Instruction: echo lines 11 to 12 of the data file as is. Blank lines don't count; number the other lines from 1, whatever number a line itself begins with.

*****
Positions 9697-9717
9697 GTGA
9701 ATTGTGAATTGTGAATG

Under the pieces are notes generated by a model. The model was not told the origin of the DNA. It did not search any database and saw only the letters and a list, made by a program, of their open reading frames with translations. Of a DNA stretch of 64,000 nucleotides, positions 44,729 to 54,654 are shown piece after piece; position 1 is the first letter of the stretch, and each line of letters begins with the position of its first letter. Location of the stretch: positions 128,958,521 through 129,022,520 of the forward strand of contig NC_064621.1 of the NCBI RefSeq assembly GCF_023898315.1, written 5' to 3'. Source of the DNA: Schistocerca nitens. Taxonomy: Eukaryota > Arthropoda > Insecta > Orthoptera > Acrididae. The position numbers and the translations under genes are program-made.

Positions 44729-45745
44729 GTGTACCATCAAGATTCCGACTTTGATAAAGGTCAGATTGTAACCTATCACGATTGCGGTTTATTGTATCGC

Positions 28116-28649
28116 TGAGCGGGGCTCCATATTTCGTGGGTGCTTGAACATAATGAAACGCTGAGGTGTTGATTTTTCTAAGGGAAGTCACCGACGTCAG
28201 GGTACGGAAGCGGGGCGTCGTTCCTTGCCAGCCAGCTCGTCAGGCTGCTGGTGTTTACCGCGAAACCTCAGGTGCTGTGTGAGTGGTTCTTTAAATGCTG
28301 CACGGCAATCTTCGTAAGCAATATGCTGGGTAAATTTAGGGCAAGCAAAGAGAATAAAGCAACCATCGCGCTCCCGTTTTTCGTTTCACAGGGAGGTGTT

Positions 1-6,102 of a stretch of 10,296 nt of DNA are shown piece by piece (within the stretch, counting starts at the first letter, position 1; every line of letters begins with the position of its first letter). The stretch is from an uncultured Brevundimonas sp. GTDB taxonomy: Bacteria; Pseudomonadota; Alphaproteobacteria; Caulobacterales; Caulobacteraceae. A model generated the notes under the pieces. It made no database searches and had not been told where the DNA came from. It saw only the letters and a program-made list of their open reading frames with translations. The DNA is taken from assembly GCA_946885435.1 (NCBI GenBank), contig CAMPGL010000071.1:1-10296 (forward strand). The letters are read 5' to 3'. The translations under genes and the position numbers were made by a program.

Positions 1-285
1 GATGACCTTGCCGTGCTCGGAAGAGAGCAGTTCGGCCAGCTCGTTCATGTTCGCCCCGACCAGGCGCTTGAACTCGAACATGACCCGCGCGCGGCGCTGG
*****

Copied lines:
Positions 1-6,102 of a stretch of 10,296 nt of DNA are shown piece by piece (within the stretch, counting starts at the first letter, position 1; every line of letters begins with the position of its first letter). The stretch is from an uncultured Brevundimonas sp. GTDB taxonomy: Bacteria; Pseudomonadota; Alphaproteobacteria; Caulobacterales; Caulobacteraceae. A model generated the notes under the pieces. It made no database searches and had not been told where the DNA came from. It saw only the letters and a program-made list of their open reading frames with translations. The DNA is taken from assembly GCA_946885435.1 (NCBI GenBank), contig CAMPGL010000071.1:1-10296 (forward strand). The letters are read 5' to 3'. The translations under genes and the position numbers were made by a program.

Positions 1-285